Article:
On Wednesday, North Korea shocked the world by conducting its fourth nuclear test, which drew immediate international condemnation. Pyongyang’s decision may appear perplexing, but it shouldn’t be. The state’s messaging strategy since the test makes the logic plain: This is an important year for the government, science and technology are linchpins of development, and nuclear weapons are an indivisible part of national defense. At the same time, it gives a hint of popular opinion surrounding the country’s nuclear program in some quarters — the ones that matter the most for regime stability over the long term.
Whenever the Democratic People’s Republic of Korea undertakes a provocation, a debate about the intended audience inevitably follows. Is it for domestic or external consumption? If the latter, is it for the United States, South Korea, China, Japan or some combination of those four? States, like humans, have a tendency to imagine themselves at center stage, concluding that the actions of others are directed squarely at them.
From an analytical standpoint, it doesn’t help that there is a kernel of truth to most of the available interpretations. Yes, North Korea would cheerfully force an end to President Barack Obama’s policy of strategic patience, the admission that, given North Korean intransigence since the failed U.S.–North Korea Leap Day agreement of 2012, the U.S. government’s limited reserves of diplomatic time and personnel can be more effectively deployed elsewhere.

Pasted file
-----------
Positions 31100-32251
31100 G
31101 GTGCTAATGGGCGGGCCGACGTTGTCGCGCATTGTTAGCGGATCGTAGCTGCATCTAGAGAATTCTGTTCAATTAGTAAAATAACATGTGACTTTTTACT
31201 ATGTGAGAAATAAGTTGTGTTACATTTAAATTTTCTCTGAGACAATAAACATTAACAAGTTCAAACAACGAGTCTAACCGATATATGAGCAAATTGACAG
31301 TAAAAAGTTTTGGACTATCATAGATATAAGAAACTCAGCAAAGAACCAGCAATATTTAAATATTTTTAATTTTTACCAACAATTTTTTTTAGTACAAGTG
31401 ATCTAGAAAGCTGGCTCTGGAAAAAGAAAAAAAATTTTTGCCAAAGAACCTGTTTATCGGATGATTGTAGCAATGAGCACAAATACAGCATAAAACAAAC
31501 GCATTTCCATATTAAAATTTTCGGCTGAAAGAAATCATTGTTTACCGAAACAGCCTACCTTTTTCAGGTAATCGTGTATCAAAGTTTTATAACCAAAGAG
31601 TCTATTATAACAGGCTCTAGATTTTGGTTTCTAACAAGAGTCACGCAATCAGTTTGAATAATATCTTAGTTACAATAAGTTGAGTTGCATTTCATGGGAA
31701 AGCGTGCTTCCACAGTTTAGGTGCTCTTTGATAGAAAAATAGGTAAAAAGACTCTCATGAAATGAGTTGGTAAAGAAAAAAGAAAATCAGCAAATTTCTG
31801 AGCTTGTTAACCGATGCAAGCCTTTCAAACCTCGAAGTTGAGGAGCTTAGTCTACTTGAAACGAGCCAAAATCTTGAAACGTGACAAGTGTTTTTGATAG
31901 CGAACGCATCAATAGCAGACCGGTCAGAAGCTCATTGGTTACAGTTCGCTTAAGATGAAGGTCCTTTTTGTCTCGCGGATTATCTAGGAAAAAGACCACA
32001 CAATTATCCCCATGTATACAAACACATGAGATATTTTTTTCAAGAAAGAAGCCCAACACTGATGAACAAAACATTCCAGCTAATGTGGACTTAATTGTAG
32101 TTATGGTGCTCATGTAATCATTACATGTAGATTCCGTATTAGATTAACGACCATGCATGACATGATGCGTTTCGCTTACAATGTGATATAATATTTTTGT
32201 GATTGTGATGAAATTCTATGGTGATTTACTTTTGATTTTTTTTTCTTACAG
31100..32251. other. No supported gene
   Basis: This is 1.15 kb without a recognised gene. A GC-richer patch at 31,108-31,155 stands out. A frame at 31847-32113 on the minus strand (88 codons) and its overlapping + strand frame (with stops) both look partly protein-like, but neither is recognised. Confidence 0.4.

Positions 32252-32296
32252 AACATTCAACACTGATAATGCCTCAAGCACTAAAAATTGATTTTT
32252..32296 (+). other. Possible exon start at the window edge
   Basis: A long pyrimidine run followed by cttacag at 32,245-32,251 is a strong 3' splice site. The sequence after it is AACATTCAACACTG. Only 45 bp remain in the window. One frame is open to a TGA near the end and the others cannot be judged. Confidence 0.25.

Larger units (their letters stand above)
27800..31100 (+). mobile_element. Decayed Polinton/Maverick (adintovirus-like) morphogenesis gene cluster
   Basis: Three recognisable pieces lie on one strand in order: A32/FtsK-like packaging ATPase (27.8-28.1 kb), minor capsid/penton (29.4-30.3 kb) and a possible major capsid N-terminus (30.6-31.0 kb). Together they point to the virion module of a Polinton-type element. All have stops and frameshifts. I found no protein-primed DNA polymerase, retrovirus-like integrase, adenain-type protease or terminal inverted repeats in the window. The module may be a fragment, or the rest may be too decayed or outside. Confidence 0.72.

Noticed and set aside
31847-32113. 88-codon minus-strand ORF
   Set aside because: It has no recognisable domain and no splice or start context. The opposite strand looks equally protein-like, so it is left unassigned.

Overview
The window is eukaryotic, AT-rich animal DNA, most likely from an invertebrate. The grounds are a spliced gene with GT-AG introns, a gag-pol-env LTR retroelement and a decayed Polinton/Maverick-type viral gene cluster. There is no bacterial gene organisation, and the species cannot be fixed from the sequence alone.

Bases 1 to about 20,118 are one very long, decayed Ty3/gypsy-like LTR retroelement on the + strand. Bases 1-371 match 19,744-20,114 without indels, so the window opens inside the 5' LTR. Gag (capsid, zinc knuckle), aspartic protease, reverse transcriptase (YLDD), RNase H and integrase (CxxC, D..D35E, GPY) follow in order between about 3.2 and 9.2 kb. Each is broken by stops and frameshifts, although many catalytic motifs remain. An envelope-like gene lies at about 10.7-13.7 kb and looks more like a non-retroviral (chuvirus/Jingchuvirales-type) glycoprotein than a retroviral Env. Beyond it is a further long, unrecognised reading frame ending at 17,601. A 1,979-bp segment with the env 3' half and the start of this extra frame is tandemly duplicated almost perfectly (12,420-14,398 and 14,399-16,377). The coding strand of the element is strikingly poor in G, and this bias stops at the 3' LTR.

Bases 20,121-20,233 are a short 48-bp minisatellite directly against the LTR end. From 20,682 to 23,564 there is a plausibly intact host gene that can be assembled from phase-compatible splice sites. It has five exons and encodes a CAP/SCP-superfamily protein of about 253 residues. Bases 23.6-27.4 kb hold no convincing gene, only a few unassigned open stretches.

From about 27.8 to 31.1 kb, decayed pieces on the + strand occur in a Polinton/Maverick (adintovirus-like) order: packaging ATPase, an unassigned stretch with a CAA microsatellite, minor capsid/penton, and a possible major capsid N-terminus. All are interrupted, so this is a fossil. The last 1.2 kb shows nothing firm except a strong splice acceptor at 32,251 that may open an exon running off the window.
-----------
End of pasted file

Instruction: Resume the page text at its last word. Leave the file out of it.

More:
And yes, Pyongyang has surely concluded by now that August’s inter-Korean diplomatic dance — set off by a land mine that maimed two South Korean staff sergeants along the demilitarized zone and ended with an agreement signed between the two governments — yielded nothing of substance. Nothing, that is, except perhaps the death of one of North Korea’s erstwhile point men on inter-Korean matters, Kim Yang Gon, who on Dec. 29 was reported as having died in a Pyongyang car accident earlier that month.
And of course, whatever perceived or real slight incited North Korean officials to recall Supreme Leader Kim Jong Un’s court orchestra from China just hours before it was due to perform there on Dec. 12 may have persuaded him to sign off on final preparations for the test on Dec. 15. In the Chinese and South Korean media, a broad crack that developed Wednesday morning in a school playground in Yanji — a visible result of the nuclear test happening just 60 miles away — quickly came to symbolize the popular but likely baseless notion that Chinese patience with its headstrong ally is finally running out.
Of course, any country cultivating a nuclear weapons program must test its wares with some regularity to ensure that they function and to bring that functionality to the attention of friend and foe alike. For the North Korean government, nuclear weapons are not the bargaining chip they once were. Rather, they are a means of defense against external enemies and plausibly a salable asset.